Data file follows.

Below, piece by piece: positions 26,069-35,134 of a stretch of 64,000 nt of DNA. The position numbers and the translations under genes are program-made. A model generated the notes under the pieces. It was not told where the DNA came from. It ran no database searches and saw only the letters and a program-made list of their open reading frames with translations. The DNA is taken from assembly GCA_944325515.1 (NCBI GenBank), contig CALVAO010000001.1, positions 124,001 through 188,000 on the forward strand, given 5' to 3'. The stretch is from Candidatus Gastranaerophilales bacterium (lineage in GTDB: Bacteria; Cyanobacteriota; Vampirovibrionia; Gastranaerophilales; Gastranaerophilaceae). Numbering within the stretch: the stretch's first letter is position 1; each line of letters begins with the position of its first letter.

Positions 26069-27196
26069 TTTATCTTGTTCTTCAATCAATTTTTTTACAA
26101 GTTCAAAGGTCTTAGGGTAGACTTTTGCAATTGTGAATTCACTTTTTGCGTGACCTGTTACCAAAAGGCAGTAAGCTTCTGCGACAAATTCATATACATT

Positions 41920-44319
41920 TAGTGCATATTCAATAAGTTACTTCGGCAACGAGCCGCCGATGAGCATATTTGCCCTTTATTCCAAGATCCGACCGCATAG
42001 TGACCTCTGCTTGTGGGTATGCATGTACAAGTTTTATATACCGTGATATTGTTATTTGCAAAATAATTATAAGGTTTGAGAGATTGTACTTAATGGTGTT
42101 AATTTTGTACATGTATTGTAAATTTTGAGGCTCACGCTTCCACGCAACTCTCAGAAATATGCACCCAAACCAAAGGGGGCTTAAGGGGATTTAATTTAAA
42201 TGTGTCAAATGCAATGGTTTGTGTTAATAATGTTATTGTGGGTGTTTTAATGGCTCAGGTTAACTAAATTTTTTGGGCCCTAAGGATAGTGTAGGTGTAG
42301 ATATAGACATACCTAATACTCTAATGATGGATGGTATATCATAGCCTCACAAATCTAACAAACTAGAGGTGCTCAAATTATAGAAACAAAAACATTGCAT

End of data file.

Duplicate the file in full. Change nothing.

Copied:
Below, piece by piece: positions 26,069-35,134 of a stretch of 64,000 nt of DNA. The position numbers and the translations under genes are program-made. A model generated the notes under the pieces. It was not told where the DNA came from. It ran no database searches and saw only the letters and a program-made list of their open reading frames with translations. The DNA is taken from assembly GCA_944325515.1 (NCBI GenBank), contig CALVAO010000001.1, positions 124,001 through 188,000 on the forward strand, given 5' to 3'. The stretch is from Candidatus Gastranaerophilales bacterium (lineage in GTDB: Bacteria; Cyanobacteriota; Vampirovibrionia; Gastranaerophilales; Gastranaerophilaceae). Numbering within the stretch: the stretch's first letter is position 1; each line of letters begins with the position of its first letter.

Positions 26069-27196
26069 TTTATCTTGTTCTTCAATCAATTTTTTTACAA
26101 GTTCAAAGGTCTTAGGGTAGACTTTTGCAATTGTGAATTCACTTTTTGCGTGACCTGTTACCAAAAGGCAGTAAGCTTCTGCGACAAATTCATATACATT

Positions 41920-44319
41920 TAGTGCATATTCAATAAGTTACTTCGGCAACGAGCCGCCGATGAGCATATTTGCCCTTTATTCCAAGATCCGACCGCATAG
42001 TGACCTCTGCTTGTGGGTATGCATGTACAAGTTTTATATACCGTGATATTGTTATTTGCAAAATAATTATAAGGTTTGAGAGATTGTACTTAATGGTGTT
42101 AATTTTGTACATGTATTGTAAATTTTGAGGCTCACGCTTCCACGCAACTCTCAGAAATATGCACCCAAACCAAAGGGGGCTTAAGGGGATTTAATTTAAA
42201 TGTGTCAAATGCAATGGTTTGTGTTAATAATGTTATTGTGGGTGTTTTAATGGCTCAGGTTAACTAAATTTTTTGGGCCCTAAGGATAGTGTAGGTGTAG
42301 ATATAGACATACCTAATACTCTAATGATGGATGGTATATCATAGCCTCACAAATCTAACAAACTAGAGGTGCTCAAATTATAGAAACAAAAACATTGCAT